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Two programs that tell teens about abortion as part of family planning and human-sexuality counseling lost funds Wednesday as the Republican majority on the Salt Lake County Commission flexed its muscle.

Commissioners Mary Callaghan and Brent Overson voted to strip $13,000 from Planned Parenthood and $12,500 from the YWCA in social-service block-grant money for fiscal 1996. Planned Parenthood uses the money to help run a teen clinic in West Valley City. The YWCA money was a quarter of the funds for its Peer Approach Counseling by Teens program."It has been a very difficult situation, but this commission represents a party with a platform, and that platform has concerns," Callaghan said. "These two programs do at times - albeit if only a few times, but at times - present information that is counter to our platform."

Callaghan said later she specifically meant the Republican Party's opposition to abortion. The GOP platform includes a call for a constitutional amendment banning abortions.

Both programs present information about abortion as an option, she said.

"Therefore we're against funding those programs," Callaghan said. "We can not monitor how often that information is provided. Republicans do not consider abortion an option. It's a concern both here and nationally."

A coalition of conservative groups led by the Eagle Forum lobbied the commission to cut funds to the two programs. Other groups that spoke against the programs include Right to Life, Christian Action Council and Concerned Women for America.

"Planned Parenthood refers (women) for abortion, and I don't believe tax dollars should ever be used to refer for abortion," said Gayle Ruzicka, Eagle Forum president. Regarding the YWCA's teen peer-counseling program, Ruzicka said "young people counseling other young people is not appropriate." Ruzicka said information discussed during teen counseling sessions is extremely offensive.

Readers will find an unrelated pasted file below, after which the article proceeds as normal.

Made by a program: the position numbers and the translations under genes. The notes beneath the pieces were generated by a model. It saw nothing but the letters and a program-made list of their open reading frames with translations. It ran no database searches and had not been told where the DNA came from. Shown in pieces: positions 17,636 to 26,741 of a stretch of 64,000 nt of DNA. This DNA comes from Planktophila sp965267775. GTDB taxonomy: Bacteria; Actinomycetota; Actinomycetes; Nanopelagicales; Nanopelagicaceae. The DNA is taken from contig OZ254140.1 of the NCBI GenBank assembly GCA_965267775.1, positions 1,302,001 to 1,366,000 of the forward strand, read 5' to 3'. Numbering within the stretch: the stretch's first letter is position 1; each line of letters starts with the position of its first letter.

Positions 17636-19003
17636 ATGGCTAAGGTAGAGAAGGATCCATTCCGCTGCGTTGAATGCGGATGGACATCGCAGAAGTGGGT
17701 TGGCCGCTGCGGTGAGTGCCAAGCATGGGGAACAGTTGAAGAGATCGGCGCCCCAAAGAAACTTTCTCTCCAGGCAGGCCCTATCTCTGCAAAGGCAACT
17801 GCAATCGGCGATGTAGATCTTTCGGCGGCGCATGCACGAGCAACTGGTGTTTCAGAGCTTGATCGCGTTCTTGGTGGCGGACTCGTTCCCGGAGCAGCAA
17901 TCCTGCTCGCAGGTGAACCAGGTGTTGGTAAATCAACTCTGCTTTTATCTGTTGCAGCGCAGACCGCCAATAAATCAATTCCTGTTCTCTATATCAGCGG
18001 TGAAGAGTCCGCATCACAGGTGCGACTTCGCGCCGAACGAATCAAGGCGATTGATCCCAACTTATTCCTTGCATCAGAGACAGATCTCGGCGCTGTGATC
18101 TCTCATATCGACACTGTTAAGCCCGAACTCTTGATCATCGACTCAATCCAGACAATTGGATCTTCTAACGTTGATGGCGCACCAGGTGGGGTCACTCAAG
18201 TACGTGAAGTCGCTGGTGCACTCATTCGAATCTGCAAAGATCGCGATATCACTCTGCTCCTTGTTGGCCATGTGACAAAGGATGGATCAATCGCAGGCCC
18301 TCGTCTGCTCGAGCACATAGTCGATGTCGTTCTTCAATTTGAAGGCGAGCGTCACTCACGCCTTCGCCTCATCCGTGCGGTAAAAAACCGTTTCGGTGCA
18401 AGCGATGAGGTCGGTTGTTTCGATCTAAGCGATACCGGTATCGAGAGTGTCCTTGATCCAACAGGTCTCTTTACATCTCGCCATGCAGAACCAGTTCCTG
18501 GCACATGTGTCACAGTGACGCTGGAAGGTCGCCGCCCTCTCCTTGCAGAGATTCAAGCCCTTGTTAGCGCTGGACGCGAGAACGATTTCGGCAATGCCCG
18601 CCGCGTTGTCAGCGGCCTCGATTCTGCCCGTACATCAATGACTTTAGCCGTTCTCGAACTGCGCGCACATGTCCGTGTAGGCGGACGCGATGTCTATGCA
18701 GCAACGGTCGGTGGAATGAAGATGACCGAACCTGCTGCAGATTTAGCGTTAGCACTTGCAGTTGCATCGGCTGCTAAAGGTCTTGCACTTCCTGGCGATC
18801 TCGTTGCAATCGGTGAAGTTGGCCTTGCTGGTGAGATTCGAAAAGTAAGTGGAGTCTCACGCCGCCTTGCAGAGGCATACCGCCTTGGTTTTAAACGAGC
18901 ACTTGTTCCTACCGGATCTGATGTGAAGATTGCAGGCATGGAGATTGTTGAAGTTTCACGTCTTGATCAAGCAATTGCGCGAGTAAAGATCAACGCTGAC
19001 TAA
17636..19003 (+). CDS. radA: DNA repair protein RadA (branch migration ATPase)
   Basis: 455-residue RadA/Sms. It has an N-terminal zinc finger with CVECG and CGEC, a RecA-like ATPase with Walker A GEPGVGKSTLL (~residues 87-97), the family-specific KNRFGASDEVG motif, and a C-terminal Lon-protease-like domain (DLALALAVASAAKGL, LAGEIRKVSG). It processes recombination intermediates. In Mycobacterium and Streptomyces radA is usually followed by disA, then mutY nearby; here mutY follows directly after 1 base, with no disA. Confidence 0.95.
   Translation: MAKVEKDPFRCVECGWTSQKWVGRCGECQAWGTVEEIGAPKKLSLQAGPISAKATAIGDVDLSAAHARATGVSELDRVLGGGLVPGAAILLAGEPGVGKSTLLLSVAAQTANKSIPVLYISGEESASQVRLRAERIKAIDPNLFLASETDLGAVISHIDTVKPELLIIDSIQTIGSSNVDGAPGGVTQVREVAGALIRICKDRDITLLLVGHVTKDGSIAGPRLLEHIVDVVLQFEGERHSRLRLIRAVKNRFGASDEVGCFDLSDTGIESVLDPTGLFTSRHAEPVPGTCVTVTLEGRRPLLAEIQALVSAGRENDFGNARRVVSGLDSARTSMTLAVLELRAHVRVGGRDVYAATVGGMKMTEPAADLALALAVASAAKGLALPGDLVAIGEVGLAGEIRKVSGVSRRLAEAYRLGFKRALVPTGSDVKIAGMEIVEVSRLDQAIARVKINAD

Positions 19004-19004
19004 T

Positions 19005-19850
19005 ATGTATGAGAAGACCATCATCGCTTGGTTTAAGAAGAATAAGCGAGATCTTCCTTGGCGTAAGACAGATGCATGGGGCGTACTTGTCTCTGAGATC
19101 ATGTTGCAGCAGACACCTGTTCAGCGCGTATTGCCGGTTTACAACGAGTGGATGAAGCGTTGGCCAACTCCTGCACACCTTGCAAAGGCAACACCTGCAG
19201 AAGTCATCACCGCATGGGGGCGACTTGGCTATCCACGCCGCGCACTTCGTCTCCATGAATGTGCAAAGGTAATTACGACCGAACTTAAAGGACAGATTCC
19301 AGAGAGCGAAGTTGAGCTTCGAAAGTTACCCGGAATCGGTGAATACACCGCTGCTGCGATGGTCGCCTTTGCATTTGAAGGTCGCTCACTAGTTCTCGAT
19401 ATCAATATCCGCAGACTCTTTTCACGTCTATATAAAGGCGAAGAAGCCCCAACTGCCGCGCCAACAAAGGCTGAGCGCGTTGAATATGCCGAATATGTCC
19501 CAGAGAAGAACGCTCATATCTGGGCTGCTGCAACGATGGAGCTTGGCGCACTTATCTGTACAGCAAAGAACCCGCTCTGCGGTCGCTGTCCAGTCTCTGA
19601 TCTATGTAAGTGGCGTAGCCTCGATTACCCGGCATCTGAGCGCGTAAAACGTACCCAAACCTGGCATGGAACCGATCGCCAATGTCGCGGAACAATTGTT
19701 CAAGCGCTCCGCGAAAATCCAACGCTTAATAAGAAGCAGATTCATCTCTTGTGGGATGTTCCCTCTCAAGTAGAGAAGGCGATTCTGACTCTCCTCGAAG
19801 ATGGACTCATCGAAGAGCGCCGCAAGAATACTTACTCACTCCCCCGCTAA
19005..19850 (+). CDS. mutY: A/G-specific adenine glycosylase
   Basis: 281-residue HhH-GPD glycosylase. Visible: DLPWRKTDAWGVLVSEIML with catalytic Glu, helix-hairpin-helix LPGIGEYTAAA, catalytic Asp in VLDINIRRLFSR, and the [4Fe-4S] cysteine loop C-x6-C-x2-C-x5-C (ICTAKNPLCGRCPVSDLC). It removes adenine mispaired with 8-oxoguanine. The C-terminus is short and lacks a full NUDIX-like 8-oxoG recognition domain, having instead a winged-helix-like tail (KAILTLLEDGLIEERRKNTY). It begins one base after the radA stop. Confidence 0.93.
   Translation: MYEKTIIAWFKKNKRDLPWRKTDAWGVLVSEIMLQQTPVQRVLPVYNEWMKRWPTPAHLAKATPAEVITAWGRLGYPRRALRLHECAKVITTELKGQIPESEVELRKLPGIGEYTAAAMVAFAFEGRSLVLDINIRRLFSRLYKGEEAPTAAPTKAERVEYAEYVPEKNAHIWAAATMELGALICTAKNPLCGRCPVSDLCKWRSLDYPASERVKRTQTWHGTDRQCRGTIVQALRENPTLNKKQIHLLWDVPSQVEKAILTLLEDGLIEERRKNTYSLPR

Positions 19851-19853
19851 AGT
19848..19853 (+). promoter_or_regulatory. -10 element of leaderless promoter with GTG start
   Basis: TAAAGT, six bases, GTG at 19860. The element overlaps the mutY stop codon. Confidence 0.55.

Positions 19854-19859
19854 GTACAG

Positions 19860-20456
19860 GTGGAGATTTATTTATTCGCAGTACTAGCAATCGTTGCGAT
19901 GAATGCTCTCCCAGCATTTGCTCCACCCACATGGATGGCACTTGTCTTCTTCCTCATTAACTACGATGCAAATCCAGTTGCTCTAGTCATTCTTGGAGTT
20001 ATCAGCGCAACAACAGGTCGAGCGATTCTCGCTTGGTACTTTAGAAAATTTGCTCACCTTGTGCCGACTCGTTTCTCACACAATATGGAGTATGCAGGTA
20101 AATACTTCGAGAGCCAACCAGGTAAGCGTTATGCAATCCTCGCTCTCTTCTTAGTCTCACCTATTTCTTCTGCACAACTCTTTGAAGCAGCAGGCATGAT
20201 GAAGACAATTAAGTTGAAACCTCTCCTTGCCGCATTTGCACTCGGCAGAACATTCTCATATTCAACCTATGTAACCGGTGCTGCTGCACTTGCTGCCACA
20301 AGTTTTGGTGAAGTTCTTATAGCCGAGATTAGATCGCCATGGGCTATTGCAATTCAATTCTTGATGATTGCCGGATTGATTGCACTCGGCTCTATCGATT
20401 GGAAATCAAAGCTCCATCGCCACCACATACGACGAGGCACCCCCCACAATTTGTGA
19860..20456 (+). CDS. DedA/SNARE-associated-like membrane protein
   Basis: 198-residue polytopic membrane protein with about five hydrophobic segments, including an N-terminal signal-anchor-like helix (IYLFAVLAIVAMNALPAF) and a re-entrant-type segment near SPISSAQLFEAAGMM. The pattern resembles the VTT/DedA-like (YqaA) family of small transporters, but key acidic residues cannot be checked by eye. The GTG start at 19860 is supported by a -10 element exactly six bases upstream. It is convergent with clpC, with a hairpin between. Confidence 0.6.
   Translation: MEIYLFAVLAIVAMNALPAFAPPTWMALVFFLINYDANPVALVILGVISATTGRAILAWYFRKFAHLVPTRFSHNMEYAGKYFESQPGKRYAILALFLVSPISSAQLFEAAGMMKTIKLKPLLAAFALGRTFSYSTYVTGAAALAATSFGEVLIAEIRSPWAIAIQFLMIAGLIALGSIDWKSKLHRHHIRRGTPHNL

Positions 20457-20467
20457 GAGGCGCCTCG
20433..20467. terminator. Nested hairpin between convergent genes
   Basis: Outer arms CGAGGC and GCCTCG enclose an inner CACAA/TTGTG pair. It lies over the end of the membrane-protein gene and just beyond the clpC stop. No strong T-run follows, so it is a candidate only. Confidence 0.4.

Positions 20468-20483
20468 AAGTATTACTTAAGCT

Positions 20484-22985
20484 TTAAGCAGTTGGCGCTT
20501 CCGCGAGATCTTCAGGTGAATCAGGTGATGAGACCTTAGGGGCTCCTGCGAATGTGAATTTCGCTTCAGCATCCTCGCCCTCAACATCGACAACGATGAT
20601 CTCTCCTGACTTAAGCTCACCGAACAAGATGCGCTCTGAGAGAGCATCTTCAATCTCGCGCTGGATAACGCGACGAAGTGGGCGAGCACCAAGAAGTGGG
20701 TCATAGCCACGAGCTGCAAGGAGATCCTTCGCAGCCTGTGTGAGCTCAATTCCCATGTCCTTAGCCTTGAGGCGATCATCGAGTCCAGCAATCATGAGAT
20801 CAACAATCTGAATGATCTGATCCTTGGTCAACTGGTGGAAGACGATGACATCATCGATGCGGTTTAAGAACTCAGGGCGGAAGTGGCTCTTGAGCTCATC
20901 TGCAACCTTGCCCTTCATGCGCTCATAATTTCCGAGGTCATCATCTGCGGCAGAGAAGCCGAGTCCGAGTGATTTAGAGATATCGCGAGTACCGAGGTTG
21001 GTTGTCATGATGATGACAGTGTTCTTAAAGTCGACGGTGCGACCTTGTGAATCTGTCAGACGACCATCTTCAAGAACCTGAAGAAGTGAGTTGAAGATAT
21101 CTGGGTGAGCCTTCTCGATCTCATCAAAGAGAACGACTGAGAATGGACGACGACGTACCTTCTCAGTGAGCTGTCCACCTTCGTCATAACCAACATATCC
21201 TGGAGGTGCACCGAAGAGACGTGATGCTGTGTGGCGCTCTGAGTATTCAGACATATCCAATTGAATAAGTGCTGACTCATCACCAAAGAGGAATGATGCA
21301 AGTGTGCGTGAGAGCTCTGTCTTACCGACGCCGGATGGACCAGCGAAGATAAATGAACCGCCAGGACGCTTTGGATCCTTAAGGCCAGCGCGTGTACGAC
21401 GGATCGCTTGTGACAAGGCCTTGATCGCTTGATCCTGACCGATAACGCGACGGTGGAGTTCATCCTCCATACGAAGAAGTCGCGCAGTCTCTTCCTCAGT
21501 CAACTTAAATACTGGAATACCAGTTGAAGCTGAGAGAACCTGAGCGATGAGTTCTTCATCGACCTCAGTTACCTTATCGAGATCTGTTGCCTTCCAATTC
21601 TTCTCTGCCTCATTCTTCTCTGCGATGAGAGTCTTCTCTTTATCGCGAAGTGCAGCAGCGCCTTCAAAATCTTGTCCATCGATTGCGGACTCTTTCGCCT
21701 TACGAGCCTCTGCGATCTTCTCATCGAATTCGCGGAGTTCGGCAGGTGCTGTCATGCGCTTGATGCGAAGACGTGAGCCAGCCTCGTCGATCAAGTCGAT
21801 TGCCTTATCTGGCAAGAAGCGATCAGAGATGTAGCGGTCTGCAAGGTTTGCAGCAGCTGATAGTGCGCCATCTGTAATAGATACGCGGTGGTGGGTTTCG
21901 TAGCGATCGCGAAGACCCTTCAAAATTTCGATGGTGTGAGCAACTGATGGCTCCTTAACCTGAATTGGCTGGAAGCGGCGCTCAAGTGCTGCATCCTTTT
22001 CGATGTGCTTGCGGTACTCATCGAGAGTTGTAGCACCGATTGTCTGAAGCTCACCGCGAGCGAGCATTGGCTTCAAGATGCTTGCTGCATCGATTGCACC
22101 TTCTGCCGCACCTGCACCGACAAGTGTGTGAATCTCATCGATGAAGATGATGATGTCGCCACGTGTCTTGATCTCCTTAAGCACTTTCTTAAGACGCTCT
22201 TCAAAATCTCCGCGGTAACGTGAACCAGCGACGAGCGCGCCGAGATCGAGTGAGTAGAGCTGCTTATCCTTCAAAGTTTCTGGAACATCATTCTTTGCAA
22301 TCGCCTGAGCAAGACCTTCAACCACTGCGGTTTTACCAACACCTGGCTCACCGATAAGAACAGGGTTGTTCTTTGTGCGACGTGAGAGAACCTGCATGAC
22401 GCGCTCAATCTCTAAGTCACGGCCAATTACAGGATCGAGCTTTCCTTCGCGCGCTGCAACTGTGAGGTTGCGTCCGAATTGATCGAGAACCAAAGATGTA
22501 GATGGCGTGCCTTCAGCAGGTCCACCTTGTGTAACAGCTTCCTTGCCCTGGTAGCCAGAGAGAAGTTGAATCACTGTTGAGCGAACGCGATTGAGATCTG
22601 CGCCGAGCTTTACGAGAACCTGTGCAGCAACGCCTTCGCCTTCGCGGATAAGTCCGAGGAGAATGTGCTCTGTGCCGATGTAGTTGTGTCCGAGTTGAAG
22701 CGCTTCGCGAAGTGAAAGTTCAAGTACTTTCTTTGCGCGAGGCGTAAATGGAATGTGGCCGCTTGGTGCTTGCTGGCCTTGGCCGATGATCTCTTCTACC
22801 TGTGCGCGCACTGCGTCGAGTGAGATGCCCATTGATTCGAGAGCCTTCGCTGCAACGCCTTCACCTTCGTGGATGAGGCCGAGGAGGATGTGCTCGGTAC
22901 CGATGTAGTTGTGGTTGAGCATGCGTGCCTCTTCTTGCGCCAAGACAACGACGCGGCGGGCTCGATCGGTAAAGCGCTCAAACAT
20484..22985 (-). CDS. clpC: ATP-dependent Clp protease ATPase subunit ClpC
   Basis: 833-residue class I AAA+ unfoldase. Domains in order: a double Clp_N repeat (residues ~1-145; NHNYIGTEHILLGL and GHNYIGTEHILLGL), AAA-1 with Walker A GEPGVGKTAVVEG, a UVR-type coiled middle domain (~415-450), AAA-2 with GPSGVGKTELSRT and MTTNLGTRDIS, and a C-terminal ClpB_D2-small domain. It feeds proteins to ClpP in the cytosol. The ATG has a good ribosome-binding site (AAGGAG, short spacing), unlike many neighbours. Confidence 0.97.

While the YWCA requires the teen counselors to have parental consent to participate, the teens they reach don't.

"The parents don't even know about it, and I don't think we should spend tax dollars on those kinds of programs," Ruzicka said.

Ruzicka said her group learned only recently that the programs received the federal block-grant money. Planned Parenthood has received funding from the county for two years; the YWCA has received money for six years.

Commissioner Randy Horiuchi, the lone Democrat on the commission, called the decision an error in judgment and chided Callaghan and Overson for bowing to pressure from a "very special interest group."

"In my view, to deny young people at the most critical points, decision points in their lives, the opportunity for that kind of counseling help makes me incredibly sad," Horiuchi said. "This year we're reacting to an interest group that really does frighten me - who's not looking out for the best interests of young people, teens at the most crucial and critical time of their lives."

Horiuchi, who worked years ago as a Kearns High School teacher, said both programs have merit because they deal with education and prevention.

"To me it's not a pro-life/pro-choice debate. That's not the issue here, it's not a party issue," Horiuchi said. "It's when kids are facing the toughest choice of their lives are we going to provide an opportunity for competent counseling?"

Representatives for both Planned Parenthood and YWCA were stunned by the commission's decision.

Jane Edwards, YWCA executive director, said the grant was the major funding for the teen counseling program.

"It's very upsetting to me, especially when we know the population of our battered women's shelter and home for pregnant teens keep going up and the only way to reduce that is through prevention programs," Edwards said.

The Teen Clinic has provided education and medical services to 1,700 teens in the past two years, said Karrie Galloway, Planned Parenthood executive director.

"It's devastating," Galloway said. "We're going to have to see how and if we can replace the funding to keep the services available."

The bulk of public comment the county received about the programs, most specifically Planned Parenthood's Teen Clinic, was favorable. The county received, for example, 184 telephone calls from people supportive of the program and 98 opposed.

The county received letters or petitions favoring the program signed by 469 people. It received written comments from 63 people opposed to funding the programs.